Saturday, February 5, 2011

Separation of church and state

So many backwards concepts are promoted by the politics of the overly faith-promoting.

One of them is the separation of church and state not being a part of the constitution.

And then, we see a legislative attempt to pass a bill that bans Sharia law, as if that's 1) a valid concern, and 2) not hypocritical.

Anyways. Opponents of the separation will sometimes say things like "separation of church and state can't be found at all in the constitution."

Here's one way to respond to this remark, as quoted in this article:

When Bradley and Mercer asked to identify where the words “separation of church and state” could be found in the Constitution, Frank Knaack of the American Civil Liberties Union shot back, “it probably is alongside right to privacy, separation of powers, [and] other understood concepts from the Constitution that do not exist in those words in the Constitution.”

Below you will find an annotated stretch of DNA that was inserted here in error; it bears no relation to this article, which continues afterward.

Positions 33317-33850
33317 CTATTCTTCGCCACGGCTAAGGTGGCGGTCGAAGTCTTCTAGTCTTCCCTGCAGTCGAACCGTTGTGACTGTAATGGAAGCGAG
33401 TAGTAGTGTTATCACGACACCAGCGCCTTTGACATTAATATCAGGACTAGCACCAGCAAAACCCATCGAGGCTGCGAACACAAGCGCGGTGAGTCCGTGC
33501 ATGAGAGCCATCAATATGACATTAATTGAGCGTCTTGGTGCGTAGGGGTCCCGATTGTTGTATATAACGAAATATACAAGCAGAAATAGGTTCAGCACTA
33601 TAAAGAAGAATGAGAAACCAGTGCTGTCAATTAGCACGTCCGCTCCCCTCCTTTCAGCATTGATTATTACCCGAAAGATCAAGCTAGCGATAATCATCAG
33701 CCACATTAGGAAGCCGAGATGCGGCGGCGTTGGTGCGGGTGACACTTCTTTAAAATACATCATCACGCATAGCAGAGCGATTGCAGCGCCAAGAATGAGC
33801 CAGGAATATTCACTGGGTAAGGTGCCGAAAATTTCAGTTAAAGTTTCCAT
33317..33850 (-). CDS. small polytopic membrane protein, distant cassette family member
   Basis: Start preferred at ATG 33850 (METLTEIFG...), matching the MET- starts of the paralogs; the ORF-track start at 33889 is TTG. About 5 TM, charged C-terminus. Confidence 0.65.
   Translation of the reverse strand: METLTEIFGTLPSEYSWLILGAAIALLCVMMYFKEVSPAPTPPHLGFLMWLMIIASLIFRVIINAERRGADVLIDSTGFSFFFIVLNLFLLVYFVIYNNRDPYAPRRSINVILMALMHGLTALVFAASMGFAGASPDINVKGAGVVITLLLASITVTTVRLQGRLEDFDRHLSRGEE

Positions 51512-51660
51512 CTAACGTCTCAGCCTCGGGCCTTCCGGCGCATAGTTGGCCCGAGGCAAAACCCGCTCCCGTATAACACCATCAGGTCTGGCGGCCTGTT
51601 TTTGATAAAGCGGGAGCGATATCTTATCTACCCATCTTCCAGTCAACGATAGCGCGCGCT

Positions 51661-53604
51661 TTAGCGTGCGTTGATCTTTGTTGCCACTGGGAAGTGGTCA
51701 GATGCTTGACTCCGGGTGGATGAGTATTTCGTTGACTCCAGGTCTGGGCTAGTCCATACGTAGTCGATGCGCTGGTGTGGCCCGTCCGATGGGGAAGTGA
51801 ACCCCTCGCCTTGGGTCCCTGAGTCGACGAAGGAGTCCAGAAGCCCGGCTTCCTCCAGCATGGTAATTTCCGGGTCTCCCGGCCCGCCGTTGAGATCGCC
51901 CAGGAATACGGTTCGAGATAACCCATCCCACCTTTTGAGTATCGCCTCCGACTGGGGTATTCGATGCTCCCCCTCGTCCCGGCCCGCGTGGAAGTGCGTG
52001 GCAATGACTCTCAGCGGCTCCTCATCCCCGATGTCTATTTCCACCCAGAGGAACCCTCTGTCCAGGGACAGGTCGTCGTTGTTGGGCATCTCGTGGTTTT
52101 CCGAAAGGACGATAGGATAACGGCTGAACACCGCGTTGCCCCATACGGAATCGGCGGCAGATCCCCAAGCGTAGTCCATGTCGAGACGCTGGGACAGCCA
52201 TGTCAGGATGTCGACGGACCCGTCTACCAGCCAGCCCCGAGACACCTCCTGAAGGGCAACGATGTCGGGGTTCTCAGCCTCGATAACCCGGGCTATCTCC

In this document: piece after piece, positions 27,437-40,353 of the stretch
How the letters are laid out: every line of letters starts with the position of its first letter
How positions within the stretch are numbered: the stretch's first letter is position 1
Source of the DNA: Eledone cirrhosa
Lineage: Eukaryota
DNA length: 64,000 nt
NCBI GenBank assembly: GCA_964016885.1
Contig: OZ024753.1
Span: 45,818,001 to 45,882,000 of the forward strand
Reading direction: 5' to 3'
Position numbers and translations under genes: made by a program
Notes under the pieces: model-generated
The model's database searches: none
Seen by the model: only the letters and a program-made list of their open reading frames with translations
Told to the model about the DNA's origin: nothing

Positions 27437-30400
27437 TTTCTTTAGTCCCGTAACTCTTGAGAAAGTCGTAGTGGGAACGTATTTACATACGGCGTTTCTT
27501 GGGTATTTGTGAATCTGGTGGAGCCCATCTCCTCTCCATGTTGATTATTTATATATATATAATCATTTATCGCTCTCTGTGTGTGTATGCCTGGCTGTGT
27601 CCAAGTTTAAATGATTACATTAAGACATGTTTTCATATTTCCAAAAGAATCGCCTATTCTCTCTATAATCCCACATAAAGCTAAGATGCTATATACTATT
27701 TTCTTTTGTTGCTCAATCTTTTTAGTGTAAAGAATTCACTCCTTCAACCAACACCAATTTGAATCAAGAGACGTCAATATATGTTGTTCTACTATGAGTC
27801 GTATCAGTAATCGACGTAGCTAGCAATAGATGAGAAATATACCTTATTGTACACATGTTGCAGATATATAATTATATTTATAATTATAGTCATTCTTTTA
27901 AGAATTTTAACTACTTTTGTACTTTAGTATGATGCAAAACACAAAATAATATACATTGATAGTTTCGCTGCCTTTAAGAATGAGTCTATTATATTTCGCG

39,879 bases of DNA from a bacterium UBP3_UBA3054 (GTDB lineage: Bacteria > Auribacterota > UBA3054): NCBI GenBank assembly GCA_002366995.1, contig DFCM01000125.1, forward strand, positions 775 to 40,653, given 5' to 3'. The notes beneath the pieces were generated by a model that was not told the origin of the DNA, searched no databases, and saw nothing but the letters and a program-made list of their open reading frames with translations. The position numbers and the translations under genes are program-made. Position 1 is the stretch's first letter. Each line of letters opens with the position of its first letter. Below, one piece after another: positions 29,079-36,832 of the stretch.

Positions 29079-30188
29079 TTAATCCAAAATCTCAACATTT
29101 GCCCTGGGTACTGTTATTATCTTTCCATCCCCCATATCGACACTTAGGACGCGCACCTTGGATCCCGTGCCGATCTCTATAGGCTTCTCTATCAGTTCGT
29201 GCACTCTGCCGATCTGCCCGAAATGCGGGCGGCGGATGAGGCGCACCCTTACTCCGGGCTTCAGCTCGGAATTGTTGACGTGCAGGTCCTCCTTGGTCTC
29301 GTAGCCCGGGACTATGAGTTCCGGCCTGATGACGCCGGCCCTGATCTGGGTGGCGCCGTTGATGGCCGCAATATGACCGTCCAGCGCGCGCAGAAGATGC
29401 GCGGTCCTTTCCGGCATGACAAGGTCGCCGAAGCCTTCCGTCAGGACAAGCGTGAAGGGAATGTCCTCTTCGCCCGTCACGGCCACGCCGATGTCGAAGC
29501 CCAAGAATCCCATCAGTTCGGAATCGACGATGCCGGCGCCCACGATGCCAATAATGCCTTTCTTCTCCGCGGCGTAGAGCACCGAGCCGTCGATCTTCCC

1. That is a pretty good response.

    One thing I find interesting is that Jefferson's famous use of the phrase "separation of church and state" was intended to reassure Baptists who were desperately lobbying to get the language of the Constitution clarified on this point. Baptists in those days were strict separationists, just like the Quakers and Unitarians. But now that Baptists aren't a small minority anymore, Guess who is leading the charge for a "Christian Nation"? That's right: the Baptists. Oh, the twisted webs we weave.

  2. I was pretty impressed with it too. Was almost worried I lost the quote while I was writing this post.

    Ha, well that's ironic of the Baptists. It'd be a good idea to throw that bit of knowledge in to get a laugh from the opposing side (or maybe a rock thrown at you, depending on where you are in the US).